When we finally came out of the vast wilderness that is Adirondack State Park in a completely different part of the campground from where we had gone in, the normalcy of camping seemed to come rushing back.  It was almost culture shock.  We were filthy, soaked, exhausted, and an evening chill was starting to set in.  My legs ached from pushing through ferns and branches and ankle deep mud.  I kept alternating between warmth from exertion and cool from the sweat drying and the cool breeze kicking up.  We walked slowly back to our own campground to find my mother, my uncle, and my aunt all somewhat frantic.  They had already been to the ranger and were trying to figure out what to do.  My dad’s brother had driven around the campground a few times hoping to see us on some path or coming out of the woods somewhere.  We had been gone a long time.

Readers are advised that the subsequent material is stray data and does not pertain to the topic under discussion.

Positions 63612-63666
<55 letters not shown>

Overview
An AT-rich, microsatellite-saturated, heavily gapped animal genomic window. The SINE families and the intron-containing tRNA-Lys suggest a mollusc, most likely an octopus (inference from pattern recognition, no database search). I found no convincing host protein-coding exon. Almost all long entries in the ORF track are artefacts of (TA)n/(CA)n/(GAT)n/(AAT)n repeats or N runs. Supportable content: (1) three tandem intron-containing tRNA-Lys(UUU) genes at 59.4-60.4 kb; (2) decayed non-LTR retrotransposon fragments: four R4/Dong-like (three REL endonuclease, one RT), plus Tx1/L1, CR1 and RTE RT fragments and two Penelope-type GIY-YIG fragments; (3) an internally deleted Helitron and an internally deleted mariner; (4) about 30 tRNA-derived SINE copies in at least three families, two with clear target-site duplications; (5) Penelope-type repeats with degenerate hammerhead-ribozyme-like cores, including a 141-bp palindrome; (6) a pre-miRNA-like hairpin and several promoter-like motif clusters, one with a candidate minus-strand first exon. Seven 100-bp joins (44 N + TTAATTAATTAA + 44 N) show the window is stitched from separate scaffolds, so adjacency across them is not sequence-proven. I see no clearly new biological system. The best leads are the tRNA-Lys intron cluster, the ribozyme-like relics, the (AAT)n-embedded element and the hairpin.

I know my dad well enough that his comment about dreams and actually saying that the hike was scary was no small thing.  This is a man who had been a soldier.  It took a lot for him to admit fear because it was always easier to keep it inside and do what needed to be done.  What I don’t think dad realizes is that while I respect the enormity of what we experienced, there was only one thing that caused me fear that entire afternoon.  The only thing that kept crossing my mind had nothing to do with not finding our way out or that we wouldn’t reach civilization again.  My only concern was that we would not make it back out before dad became sick.  He’s diabetic, see, and that much physical exertion with little more than a couple of granola bars was the only thing that I felt was out of our control.